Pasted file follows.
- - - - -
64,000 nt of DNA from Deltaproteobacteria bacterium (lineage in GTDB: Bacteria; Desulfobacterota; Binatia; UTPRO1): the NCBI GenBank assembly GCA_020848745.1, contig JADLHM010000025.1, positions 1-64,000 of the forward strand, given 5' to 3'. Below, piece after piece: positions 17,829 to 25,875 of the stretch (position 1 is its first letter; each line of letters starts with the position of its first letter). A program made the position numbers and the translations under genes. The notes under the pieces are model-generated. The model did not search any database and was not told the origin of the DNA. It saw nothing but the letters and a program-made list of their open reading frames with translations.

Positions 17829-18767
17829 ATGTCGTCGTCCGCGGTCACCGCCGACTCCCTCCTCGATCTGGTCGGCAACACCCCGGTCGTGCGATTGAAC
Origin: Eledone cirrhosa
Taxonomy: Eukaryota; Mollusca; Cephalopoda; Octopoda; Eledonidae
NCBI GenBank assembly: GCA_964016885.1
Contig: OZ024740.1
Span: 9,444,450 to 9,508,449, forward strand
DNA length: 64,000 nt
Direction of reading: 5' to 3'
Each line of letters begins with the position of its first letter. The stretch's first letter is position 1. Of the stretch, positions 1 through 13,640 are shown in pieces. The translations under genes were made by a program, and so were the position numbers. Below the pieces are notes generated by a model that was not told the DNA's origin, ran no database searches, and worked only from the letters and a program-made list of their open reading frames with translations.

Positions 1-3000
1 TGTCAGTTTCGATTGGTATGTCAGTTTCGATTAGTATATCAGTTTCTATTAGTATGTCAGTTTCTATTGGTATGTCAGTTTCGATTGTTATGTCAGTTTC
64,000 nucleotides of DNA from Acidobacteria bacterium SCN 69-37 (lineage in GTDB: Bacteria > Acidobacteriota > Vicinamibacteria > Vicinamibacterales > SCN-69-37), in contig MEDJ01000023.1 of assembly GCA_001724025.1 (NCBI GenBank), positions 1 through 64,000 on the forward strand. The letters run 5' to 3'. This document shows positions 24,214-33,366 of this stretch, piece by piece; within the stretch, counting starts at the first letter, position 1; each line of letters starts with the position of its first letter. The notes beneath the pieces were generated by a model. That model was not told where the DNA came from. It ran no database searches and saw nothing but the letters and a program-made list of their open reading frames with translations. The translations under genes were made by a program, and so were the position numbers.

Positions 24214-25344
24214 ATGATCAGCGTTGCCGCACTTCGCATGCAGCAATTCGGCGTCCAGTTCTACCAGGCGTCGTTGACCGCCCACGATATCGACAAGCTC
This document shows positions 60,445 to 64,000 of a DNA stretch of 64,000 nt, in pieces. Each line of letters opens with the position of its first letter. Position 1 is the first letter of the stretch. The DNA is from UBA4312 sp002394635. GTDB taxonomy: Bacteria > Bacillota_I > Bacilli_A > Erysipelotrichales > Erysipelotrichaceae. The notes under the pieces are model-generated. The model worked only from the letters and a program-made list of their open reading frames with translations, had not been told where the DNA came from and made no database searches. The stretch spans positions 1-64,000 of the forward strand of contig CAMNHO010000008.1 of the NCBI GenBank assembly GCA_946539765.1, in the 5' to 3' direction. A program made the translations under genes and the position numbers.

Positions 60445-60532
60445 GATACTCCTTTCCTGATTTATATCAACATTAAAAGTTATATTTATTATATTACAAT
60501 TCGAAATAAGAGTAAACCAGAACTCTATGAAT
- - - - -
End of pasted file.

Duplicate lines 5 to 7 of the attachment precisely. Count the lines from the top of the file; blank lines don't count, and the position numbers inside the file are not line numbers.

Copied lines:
Taxonomy: Eukaryota; Mollusca; Cephalopoda; Octopoda; Eledonidae
NCBI GenBank assembly: GCA_964016885.1
Contig: OZ024740.1